Quote of the Day

"Happiness is not an accident. Nor is it something you wish for. Happiness is something you design." ~ Jim Rohn

Make Mine Freedom

Tuesday, December 13, 2011

McCarthy's Missed the Mark

I am writing in response to Andrew McCarthy’s articles, “Rand Paul, Libertarian Extremist” and “The Real Rules of Detention.” Unfortunately, I was not able to read Mr. Paul’s reply that elicited the second article. However, I have read Mr. McCarthy’s articles and enough of the legislation in question to conclude that he has completely missed the mark with regards to Rand Paul’s warning about section 1031 of the Senate Defense Bill, S. 1867.

Yes, it’s true as Mr. McCarthy says:
The United States Constitution is a compact between the American people and the government they created. It endows Americans with protections against U.S.-government overreach. It does not extend to the rest of the world. The central government was created, in large measure, to protect Americans from hostile foreign actors. The Constitution does not grant aliens outside the United States — especially alien combatants who levy war against the American people — the protections American citizens enjoy against U.S.-government infringement on their lives, liberties, and property.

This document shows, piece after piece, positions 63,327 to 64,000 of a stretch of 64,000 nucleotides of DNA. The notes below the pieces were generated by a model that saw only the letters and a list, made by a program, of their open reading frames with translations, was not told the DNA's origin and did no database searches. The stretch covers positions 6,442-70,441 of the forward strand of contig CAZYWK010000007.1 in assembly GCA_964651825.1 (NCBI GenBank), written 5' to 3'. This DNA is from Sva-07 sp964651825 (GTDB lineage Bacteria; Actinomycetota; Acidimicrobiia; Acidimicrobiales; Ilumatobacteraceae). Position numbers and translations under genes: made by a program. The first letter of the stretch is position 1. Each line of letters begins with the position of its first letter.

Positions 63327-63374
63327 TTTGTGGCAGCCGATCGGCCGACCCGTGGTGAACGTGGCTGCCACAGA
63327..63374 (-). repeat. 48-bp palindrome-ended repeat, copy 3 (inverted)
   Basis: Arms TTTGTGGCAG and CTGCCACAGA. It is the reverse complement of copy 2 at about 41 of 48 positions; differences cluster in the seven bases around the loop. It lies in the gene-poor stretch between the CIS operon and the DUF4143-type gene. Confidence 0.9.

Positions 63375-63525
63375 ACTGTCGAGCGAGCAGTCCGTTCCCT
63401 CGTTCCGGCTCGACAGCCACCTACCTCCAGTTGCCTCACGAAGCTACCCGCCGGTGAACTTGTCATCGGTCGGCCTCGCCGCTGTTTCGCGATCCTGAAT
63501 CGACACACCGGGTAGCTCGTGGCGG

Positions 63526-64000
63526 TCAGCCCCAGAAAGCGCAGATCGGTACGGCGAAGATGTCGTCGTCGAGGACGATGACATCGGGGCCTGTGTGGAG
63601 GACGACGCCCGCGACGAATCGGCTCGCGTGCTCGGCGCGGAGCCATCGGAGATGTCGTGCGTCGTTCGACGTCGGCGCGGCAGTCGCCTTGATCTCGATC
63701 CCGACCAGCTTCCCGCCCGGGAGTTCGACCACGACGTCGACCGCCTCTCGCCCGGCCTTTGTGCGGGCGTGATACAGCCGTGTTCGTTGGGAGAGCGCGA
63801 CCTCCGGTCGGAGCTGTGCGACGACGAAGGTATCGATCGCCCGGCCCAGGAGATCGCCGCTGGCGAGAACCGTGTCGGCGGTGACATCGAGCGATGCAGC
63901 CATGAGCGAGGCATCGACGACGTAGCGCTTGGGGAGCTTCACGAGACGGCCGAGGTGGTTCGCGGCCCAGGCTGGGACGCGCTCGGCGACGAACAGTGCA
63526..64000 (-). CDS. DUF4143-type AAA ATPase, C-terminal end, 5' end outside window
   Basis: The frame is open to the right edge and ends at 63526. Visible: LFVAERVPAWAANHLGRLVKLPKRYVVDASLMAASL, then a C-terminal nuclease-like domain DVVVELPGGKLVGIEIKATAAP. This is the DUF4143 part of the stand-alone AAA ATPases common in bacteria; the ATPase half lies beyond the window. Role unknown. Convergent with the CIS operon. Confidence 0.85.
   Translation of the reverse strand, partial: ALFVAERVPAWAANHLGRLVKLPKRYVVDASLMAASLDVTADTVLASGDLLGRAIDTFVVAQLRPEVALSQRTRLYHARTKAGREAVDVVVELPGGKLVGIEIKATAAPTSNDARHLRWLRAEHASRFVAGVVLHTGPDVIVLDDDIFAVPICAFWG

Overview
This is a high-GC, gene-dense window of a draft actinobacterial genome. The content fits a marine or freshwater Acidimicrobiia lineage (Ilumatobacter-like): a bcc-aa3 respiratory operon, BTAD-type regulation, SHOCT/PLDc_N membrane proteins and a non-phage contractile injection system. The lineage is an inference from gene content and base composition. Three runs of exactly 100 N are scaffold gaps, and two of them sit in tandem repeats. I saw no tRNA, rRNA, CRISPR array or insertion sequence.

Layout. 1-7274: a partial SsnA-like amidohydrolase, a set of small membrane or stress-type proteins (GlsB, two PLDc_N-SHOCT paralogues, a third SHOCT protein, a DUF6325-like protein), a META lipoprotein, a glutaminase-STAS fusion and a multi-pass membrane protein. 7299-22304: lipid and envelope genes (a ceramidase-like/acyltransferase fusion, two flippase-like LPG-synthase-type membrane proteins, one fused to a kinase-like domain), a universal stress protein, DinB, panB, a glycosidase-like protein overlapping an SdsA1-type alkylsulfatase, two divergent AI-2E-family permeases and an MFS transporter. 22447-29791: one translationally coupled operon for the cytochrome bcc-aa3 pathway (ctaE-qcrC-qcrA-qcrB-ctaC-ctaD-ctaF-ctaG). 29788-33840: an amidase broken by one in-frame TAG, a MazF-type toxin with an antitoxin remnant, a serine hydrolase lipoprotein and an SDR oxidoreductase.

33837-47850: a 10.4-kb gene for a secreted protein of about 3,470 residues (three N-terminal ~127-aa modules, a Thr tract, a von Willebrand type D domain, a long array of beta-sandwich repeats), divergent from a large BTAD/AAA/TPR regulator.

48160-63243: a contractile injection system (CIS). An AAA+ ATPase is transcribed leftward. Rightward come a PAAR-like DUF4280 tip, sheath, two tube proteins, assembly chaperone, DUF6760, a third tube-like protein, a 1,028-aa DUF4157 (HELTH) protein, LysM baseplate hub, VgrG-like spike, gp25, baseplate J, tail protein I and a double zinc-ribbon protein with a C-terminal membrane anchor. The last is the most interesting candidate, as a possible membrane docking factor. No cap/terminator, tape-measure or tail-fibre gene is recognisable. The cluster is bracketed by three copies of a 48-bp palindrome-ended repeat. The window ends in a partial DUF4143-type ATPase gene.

In fact, I wouldn’t have an issue with the first article were it not for the fact that Rand Paul did not take the position of which he was accused by Mr. McCarthy. I have listened to Mr. Paul’s speeches and did not perceive him speaking from some kooky Libertarian philosophy ever. He quotes the founders and the Constitution. Though, I confess myself horrified if Conservatives find something wrong with that as it seems Mr. McCarthy was implying in his rant against Mr. Paul.

Thursday, December 08, 2011

"Shame" letter to Idaho Senators for supporting S. 1867

Dear Senator,

Normally, I am pleased with the Constitutional and responsible ways you have executed your office in support and service of the citizens of Idaho and the United States of America. However, I am writing to express my disappointment for your approving vote on the “National Defense Authorization Act for Fiscal Year 2012,” Senate bill 1867.

Title V, Subtitle E, Section 551, Paragraph (d) repeals Article 125 of the Uniform Military Code of Justice which prohibits sodomy and bestiality. It does not bother to rewrite the code clarifying the legality of sodomy between consenting adults but simply repeals it.

I understand that the Left wing of American politics as well as many Libertarians want to make sodomy legal so that homosexuals can have “intimate relations” without reprisal, but in their haste, they have now made it legal for US military personnel to have “intimate relations” with animals as well. Isn’t that disgusting!

Tuesday, December 06, 2011

Email to Representative Mike Simpson RE S. 1867

Mr. Simpson,